Silver's 9% run-up from about $27.01 on Friday to Monday's $29.49 close has been viewed as another small retail investor inspired-event, and has been big news. On the surface, that move however, has been short-lived, as silver pulled back to $26.60 yesterday, below where it traded at several points during 2020. However, that is only part of the story. As usual, the spot price of the metal does not tell the entire tale.
Back in March, as the pandemic was taking hold, I'd noticed that the spot price of silver was tanking, yet the price for physical silver (junk silver, which primarily 90% pure silver coins minted in the U.S. prior to 1965, with no numismatic value) was not. In fact, the premium for physical silver was huge. At the time, the spot price was in the $12.50 area, while physical silver would cost you about $20.62/ounce, a whopping 63% premium. Demand for physical silver was high - it can be in times of uncertainty - and I presumed that over time, the spread between the spot and physical price would narrow, which it did.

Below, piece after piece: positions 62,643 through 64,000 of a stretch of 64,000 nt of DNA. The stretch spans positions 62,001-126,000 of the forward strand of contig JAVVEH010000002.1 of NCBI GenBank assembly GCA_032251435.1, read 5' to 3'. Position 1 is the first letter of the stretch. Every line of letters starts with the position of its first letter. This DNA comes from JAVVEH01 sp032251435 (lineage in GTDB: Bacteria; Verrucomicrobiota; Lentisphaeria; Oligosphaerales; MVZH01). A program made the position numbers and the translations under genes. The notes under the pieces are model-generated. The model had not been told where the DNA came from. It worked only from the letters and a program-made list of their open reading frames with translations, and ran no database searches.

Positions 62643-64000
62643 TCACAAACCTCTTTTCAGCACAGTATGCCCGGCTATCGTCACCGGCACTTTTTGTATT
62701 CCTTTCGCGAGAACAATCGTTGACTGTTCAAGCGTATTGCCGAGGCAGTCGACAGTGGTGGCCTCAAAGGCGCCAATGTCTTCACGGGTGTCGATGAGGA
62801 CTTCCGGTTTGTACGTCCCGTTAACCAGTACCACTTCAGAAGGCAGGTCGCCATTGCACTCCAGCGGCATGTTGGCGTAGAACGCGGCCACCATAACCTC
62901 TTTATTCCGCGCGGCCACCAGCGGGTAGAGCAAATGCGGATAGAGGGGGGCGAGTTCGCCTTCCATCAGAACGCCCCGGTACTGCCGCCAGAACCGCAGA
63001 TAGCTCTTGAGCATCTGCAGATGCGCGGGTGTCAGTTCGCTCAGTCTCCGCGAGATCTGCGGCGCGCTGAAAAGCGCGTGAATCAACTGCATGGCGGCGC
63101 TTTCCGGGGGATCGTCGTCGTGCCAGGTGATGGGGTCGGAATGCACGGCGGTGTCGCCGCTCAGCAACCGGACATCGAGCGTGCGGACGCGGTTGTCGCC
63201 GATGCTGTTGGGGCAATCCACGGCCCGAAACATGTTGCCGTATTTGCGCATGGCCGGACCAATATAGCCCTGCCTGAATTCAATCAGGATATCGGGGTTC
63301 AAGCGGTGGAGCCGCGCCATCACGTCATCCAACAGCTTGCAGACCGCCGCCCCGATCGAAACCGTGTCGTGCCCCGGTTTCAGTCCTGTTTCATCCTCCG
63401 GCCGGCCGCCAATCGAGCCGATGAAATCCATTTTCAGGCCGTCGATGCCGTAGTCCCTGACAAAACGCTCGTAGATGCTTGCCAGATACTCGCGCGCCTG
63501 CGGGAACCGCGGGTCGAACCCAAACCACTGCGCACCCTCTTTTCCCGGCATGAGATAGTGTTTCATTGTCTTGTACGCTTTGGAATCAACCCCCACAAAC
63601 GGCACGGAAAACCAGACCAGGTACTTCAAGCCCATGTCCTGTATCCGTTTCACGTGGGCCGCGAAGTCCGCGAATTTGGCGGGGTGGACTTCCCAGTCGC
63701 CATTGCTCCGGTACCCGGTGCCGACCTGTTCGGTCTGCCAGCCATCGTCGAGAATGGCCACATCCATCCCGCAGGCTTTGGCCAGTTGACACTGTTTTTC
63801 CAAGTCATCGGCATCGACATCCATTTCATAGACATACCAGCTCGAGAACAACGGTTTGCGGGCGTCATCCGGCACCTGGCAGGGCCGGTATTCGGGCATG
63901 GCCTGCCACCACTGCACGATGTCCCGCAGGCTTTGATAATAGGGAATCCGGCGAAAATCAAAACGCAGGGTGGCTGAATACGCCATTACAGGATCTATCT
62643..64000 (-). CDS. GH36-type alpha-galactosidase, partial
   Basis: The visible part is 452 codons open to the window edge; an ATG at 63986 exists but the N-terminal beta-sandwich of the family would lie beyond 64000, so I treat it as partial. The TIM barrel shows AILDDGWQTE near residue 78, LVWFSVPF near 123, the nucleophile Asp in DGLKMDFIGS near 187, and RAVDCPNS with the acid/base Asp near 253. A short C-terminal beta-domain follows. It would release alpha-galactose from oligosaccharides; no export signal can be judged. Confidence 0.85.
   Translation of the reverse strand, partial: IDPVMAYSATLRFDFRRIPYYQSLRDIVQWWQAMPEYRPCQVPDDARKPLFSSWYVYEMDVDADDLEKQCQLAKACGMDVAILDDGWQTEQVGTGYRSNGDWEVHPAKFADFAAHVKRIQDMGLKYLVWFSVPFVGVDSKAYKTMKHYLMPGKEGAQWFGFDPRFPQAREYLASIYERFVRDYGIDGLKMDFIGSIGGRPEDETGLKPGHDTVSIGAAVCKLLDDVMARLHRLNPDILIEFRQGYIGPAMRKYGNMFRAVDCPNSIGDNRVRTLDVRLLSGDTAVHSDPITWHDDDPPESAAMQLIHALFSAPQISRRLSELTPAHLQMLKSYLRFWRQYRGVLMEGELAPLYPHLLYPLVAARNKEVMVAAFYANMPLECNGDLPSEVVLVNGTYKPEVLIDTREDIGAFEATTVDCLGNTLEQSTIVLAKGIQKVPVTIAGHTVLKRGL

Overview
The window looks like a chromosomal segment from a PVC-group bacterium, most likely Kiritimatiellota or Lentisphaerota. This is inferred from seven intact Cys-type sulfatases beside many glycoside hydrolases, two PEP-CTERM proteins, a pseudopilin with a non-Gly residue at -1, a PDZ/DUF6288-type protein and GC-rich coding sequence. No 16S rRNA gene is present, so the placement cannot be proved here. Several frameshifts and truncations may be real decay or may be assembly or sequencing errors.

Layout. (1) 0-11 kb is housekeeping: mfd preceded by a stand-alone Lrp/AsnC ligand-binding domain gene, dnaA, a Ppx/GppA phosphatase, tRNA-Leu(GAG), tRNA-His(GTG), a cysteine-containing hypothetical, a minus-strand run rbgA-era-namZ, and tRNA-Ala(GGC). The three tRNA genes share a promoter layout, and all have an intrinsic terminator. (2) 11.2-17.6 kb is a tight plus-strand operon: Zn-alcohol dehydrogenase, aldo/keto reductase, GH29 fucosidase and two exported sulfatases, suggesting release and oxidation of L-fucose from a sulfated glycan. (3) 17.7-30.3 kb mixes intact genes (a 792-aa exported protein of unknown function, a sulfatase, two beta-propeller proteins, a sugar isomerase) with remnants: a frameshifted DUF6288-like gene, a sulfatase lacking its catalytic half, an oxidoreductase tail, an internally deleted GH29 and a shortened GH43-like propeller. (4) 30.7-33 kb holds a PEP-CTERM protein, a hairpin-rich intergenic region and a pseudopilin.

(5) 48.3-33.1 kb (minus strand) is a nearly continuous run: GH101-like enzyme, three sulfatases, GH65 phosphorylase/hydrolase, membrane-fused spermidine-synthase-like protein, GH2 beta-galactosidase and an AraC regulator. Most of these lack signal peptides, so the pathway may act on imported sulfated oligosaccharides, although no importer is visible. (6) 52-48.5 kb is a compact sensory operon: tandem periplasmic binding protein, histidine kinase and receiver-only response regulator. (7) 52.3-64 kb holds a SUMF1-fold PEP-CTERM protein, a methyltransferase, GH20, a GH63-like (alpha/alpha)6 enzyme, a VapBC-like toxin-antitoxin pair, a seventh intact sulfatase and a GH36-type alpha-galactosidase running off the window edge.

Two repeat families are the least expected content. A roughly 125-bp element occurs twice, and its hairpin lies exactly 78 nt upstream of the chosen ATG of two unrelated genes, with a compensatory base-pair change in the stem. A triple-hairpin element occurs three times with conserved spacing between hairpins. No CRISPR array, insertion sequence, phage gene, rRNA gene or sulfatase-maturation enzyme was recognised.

The price of spot silver, in fact, recovered in a big way, rising from $11.90 on March 18th to $29.25 on August 10th. By May, with silver at $17.50, an ounce of junk silver commanded $22.50, a 28% premium, still large by historical standards, but nowhere near March levels. By August, with spot silver around $26/ounce, the premium for junk silver was about 15%.
Fast forward to this past week's action, and the premium for physical silver is back up. A $100 bag of silver dimes or quarters, which contains 71.5 ounces of silver, will cost you about $2870, or just over $40/ounce. That's a 48% premium to the current spot price ($27.16 as I write this). It's also the highest price I recall for junk silver, at least dating back to 2011 when the spot price rose to more than $47.
If anything, this action in silver is not the 1980-era market cornering by the Hunt Brothers, which drove silver to $49/ounce, the equivalent of more than $160/ounce adjusted for inflation. This is a time of great uncertainty, scary amounts of government spending, and a $28 trillion national debt. That, in my view, for the most part, is what is driving folks to buy physical metals.
Silver's run-up on Monday was seen as monumental, at least in the eyes of those who have not regularly been following the markets.